Good morning, Ladies and Gents! Welcome aboard Flight 74 heading for the Red Planet, Mars. Please strap on your seat belts because this promises to be one wild ride. We've got free books galore, three fun giveaways, author interviews, and more. Let's get this adventure started!
About the Book
17-year-old Philadelphia has been imprisoned most of her life because of her Christian beliefs. When her father is sent to Mars against his will to work on a mysterious science project and a benevolent official allows her to accompany him, Philadelphia knows she must keep her head down or be sent back to prison on Earth. But when she stumbles into the wrong hallway and accidentally learns too much, Philadelphia is faced with a question she doesn’t want to answer: the choice between returning to Earth—or destroying it.
Aubrey is such a generous gal. She's not only offering Red Rain
for free this week, but if you sign up for her newsletter
, you can also get the prequel short story for free! What are you waiting for?
About the Author
Aubrey Hansen is a pink-haired, caffeine-fueled twenty-something. She's a writer (obviously), barista, dog trainer, and the co-founder of Penoaks Publishing. She shares her house in Kansas City with three cats, a pit bull, a snake, a ferret, and a husband.
What Reviewers are Saying
“One day while I was busy mindlessly entering data into the computer at work, I put on my head phones and started listening to the book. I was hooked from the first few sentences. In fact, I stayed up late when I got home (even though I had to get up early the next morning) to finish the book.”-Amazon Reviewer
“With solid craft and poignant world building, Aubrey Hansen has outlined a future both horrifying and realistic. I appreciated Hansen's character building skills.”-Amazon Reviewer
“I loved this book! I didn't realize it was a short novella, and I wished it would have been longer.”-Goodreads Reviewer
“The story was fascinating. I wasn't really sure what to expect, but everything came together in the end and it made sense.”-Goodreads Reviewer
Aubrey is offering three paperback copies of her book, Red Rain
. This book will have the new cover on it. And the grand prize offering will also have the paperback of Faith Blum's book, Heaven's Jubilee
, a Christian futuristic collection of short stories. To enter the giveaway, please fill out this Google form
(you do not need a Google account to enter). The only required entries are your name and email address, but the more you do, the more chances you have to win.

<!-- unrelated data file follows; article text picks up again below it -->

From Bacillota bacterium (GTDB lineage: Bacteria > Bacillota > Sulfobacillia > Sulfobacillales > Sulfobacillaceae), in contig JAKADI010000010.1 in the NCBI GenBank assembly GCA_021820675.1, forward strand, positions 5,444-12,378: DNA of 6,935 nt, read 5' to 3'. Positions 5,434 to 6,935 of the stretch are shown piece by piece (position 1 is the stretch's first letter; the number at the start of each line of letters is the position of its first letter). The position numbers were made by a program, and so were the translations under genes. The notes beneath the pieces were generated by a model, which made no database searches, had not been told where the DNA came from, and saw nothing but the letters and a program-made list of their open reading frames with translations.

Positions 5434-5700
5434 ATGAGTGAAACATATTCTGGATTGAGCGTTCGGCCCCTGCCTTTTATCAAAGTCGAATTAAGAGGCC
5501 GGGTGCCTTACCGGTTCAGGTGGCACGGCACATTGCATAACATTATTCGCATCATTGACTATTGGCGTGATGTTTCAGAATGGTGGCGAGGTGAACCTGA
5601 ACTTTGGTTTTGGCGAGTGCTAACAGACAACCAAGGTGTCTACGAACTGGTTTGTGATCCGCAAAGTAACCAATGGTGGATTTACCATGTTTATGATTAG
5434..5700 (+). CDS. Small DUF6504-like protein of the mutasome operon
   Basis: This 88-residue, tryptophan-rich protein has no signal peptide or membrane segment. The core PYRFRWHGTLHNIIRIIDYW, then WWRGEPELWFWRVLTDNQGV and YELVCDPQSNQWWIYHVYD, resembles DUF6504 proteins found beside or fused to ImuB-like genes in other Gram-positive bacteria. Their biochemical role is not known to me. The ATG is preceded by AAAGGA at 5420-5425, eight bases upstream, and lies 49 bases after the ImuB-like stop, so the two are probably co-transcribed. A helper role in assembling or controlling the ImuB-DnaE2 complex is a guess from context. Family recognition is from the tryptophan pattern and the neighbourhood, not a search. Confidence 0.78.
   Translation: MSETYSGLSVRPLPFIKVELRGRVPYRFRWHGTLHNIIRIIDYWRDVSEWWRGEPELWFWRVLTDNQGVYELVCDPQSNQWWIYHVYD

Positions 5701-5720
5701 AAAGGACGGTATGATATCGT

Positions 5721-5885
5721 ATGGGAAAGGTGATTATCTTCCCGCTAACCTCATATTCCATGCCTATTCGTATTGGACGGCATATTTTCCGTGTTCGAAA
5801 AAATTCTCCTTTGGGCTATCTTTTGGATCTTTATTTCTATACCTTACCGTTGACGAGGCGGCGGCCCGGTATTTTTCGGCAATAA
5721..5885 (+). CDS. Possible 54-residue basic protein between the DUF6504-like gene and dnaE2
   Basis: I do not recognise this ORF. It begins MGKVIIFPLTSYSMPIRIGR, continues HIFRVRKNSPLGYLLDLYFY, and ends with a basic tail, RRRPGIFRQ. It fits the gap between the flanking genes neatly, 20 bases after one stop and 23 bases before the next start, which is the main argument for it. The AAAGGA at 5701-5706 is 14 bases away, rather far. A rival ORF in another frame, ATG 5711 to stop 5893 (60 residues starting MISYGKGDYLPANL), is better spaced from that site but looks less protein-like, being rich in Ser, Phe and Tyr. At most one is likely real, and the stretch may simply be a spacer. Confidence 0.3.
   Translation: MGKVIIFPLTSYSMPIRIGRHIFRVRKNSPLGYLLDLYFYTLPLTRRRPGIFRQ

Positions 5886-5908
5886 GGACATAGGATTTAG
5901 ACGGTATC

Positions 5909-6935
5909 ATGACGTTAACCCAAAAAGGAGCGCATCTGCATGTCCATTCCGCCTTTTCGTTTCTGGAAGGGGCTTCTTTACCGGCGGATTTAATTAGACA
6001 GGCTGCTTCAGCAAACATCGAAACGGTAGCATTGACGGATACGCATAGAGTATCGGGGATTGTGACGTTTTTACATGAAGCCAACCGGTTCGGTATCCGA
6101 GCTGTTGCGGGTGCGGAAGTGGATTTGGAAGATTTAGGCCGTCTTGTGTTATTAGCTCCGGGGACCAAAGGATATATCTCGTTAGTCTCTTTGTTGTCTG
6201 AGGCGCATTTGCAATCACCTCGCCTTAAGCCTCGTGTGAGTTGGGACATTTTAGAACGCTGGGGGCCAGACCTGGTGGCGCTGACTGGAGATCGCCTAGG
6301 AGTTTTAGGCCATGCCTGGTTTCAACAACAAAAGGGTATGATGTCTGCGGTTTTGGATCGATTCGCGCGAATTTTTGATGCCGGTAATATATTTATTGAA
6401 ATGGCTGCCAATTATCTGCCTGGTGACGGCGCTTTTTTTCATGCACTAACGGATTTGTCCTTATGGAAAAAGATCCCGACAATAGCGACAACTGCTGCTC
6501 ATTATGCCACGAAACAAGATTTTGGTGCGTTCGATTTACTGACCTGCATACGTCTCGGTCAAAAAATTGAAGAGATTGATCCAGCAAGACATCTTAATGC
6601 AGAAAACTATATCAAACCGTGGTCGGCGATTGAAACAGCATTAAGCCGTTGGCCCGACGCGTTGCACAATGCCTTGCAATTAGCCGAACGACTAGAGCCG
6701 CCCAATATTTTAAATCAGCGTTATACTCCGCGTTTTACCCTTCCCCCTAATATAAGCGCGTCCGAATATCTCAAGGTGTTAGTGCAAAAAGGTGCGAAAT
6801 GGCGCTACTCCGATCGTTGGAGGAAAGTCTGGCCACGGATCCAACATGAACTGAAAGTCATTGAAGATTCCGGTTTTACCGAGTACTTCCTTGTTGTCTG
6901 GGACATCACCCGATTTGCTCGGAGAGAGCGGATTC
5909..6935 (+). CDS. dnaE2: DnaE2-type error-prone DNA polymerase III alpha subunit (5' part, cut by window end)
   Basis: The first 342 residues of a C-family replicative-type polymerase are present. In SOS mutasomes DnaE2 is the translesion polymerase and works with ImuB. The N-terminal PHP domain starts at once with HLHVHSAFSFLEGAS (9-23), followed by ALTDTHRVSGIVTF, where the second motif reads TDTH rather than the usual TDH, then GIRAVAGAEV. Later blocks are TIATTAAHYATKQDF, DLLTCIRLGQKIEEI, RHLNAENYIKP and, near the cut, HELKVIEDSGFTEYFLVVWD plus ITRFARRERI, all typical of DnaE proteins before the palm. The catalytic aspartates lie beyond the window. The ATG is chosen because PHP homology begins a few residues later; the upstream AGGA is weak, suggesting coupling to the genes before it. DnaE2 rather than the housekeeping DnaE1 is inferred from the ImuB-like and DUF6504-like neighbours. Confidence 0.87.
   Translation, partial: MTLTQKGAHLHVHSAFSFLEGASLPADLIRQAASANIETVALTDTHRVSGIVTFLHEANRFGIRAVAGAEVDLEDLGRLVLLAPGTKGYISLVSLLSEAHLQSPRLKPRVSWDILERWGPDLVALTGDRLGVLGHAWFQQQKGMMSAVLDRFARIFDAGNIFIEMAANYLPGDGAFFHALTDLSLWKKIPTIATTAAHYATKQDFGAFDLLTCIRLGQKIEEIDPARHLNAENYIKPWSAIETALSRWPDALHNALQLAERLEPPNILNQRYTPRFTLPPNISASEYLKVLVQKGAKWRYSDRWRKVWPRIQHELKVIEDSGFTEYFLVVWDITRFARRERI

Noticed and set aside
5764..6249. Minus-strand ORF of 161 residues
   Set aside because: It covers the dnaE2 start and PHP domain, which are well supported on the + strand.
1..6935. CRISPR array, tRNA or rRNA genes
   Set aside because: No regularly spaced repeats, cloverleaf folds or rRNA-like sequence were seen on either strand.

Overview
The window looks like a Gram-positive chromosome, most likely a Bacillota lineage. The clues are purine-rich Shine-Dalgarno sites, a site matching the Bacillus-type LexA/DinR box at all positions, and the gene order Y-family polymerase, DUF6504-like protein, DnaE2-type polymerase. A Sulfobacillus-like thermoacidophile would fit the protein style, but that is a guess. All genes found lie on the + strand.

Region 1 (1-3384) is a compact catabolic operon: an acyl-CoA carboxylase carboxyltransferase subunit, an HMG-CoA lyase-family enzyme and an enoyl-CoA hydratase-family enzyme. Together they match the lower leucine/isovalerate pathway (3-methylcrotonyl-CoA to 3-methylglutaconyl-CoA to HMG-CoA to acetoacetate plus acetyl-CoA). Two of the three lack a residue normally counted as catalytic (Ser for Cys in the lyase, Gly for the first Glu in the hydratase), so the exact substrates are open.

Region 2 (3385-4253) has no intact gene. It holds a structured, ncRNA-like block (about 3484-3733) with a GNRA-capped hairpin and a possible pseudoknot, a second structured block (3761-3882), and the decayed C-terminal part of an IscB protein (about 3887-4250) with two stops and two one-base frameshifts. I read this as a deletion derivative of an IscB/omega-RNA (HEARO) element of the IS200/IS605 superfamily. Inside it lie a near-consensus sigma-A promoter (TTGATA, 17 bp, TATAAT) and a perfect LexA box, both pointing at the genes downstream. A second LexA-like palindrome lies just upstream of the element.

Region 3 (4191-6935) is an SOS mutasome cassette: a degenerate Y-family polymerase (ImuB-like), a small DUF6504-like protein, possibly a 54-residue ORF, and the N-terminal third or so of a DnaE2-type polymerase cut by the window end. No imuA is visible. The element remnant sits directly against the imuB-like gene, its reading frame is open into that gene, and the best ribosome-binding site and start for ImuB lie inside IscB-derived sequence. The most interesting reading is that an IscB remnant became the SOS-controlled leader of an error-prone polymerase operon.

“Daddy, you’re home early,” I declared as I walked in the door.
He pushed his computer away from him. “I’ve been home almost all day. I had a special meeting at the lab—that’s it.”
I sat down next to him at the table. “They had ‘special meetings’ today at school, too.”
He noted my frown. “What is it, Phil?”
He stared at me quietly while I told him about Mrs. Nolan.
When I was done, he shook his head. “I’m sorry, Phil.”
“I love you, Daddy.”
“My meeting wasn’t much more pleasant. I was told that I’ve received a commission to work on a special project—requested by name, they tell me.”
I tipped my head. It sounded like good news.
Daddy got up and started to pace.
It wasn’t good news.
“The assignment… is for a base on Mars.”
I wasn’t sure what to make of that.
“And you would not be permitted to come with me.”
I looked up at his face. He was already looking at me.
“The commander says. ‘Regulations.’ The assignment is for me, not you.”
“Where… would I go?”
“Nowhere.” Daddy gripped his arms behind his back. “I will not go, I will not take the commission. Philadelphia, I will not leave you.” He drew a breath and added, “Not if I have a choice.”
I looked away. My eyes fell on the picture frame hanging on the wall across the room. I got up and walked over to it. The image displayed a picture of Daddy and I; Daddy usually left that one up, because it didn’t hurt to look at it.
I waved my hand in front of the sensor several times. The digital pictures scrolled slowly, dancing through a time lapse. I stopped when I reached the picture I was looking for.
I stepped away, crossed my arms behind my back, and regarded it. In the plain metal frame sat a young man, not quite 19. His thick dark hair stuck up in the front, and his lab coat was pulled around his shoulders. He stared calmly at the camera, not smiling—the smile was in his eyes. I knew; I had grown up with my older brother’s eyes smiling on me.
“They sent Ephesus to Mars,” I said aloud.
“Yes,” my father replied.
“They didn’t give him a choice.”
I stared hard at the image of my brother’s face, wishing the pixels could move. Finally I finished my thought.
“And he never came back.”
It was several minutes before my father replied. “No,” he said finally. And again, “No, he didn’t.”